It is helpful to have certain topics that you are very comfortable discussing in the language you are learning:
- Talking about a familiar subject that you have practiced many times takes less effort, so it can feel like a bit of a break in the midst of a more challenging conversation.
- Boris Shekhtman refers to these prepared topics as “islands” where a non-native speaker can rest while “swimming” in an unfamiliar language environment, and he recommends memorizing short monologues until they can be recited automatically.
If you don’t want to memorize a paragraph word-for-word, practicing a topic over and over will still make it much easier to discuss that subject in the future.
- You can practice in your conversation sessions and any other time you have the opportunity to talk with native speakers (or with other learners).
- But since those opportunities may not come very often, you should also practice on your own.
- Have conversations with yourself out loud, playing both parts. The more often you practice speaking about the same topic, the easier it will become.
- You can even use flashcards to help with your conversation practice. In her To Be Fluent blog, Stephanie describes making flashcards that have a question on the front (Do you have any siblings?) and prompts on the back (name, work, residence, description, etc.), all written in the language she is learning.
Choosing Topics to Practice
When choosing topics to focus on, pick subjects that are important or interesting to you and that will be helpful in conversations with native speakers:
- Practice some personal topics such as talking about your family, your daily routine, your studies and/or work, your favorite book or movie, a hobby that you enjoy, etc.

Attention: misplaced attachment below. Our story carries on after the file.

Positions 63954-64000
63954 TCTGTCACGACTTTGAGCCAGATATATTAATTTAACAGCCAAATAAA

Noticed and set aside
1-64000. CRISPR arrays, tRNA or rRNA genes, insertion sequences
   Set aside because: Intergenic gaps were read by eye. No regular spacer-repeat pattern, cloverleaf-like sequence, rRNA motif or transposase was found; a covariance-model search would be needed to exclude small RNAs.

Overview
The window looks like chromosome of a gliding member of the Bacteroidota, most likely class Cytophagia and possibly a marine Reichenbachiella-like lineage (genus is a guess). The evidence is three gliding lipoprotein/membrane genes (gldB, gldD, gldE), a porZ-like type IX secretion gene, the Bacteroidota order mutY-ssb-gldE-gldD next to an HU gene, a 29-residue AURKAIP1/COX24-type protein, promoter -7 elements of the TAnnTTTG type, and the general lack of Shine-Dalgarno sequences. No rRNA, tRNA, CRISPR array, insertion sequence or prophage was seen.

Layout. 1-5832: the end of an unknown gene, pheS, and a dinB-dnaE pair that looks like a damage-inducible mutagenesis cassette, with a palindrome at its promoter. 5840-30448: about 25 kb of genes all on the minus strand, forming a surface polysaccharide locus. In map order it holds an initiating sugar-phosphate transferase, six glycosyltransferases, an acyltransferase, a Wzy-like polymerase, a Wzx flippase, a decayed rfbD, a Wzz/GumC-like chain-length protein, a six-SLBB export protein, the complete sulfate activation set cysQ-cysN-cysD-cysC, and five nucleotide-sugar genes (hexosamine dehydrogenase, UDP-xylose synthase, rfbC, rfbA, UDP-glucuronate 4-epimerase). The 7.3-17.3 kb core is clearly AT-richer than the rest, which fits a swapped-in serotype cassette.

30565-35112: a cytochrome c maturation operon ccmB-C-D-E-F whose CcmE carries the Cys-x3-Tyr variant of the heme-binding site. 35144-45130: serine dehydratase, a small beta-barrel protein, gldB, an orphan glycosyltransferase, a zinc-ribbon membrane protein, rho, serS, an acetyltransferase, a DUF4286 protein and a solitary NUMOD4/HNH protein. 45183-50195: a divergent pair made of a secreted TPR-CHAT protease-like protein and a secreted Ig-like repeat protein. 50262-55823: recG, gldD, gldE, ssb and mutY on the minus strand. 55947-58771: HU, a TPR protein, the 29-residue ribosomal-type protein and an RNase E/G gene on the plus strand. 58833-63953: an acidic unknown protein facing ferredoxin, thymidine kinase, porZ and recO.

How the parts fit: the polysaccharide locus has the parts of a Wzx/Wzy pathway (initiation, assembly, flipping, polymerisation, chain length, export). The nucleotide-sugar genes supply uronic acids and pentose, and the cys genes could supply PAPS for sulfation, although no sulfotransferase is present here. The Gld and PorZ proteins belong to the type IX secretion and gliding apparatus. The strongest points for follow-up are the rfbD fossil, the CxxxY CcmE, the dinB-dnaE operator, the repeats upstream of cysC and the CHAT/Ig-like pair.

- You can also work on non-personal topics, especially ones that relate to places where the language is spoken. For example, if you are studying Turkish, you might practice talking about Turkish music or literature, discussing the different political systems in the U.S. and Turkey, or comparing the geography and climates of the two countries.
- (But again, you should choose the topics based on what you like to talk about, as well as your level in the language. As a beginner you may want to stick to personal topics.)
Steering a Conversation
When a conversation becomes challenging or fades into uncomfortable silence, you can steer the conversation to one of your comfortable, practiced topics.
- One way of doing this is to ask a question that relates to the topic. (For example, if you want to talk about your favorite book, you could ask the person you are talking with whether they like reading, or about their favorite book.)
- You can also try to make a bridge from the current topic of conversation to the subject you want to discuss by stepping from topic to topic (Shekhtman calls this “linking”). If the conversation is about taxes but you’d rather talk about your family, you could say something like this: “My friend helps people do their taxes. She and I went to high school together in Vermont. My parents still live in Vermont. My mother is a doctor, and my father is a teacher…”
Shift the Conversation Away from Difficult Topics
Sometimes in conversation a topic will come up that you just aren’t able to talk about in the language you are learning. Even if you are trying to use simple language, you might just not have the right vocabulary to discuss a certain subject. In these cases, it can be helpful to shift the conversation to a topic that you can talk about more easily (perhaps one of your comfortable, practiced topics or “islands”):
- You can take either a direct or indirect approach to shifting the topic. The most direct way is to simply state that it is difficult for you to talk about that topic and to suggest changing the subject.
- Alternatively, you can try to introduce a new subject in a subtler way. For example, if a native speaker has asked you a question that you cannot answer in detail, you could give a short, simple answer and then ask a question on a different (perhaps related) topic.
(These suggestions are based in part on Boris Shekhtman’s book How to Improve Your Foreign Language Immediately: Foreign Language Communication Tools)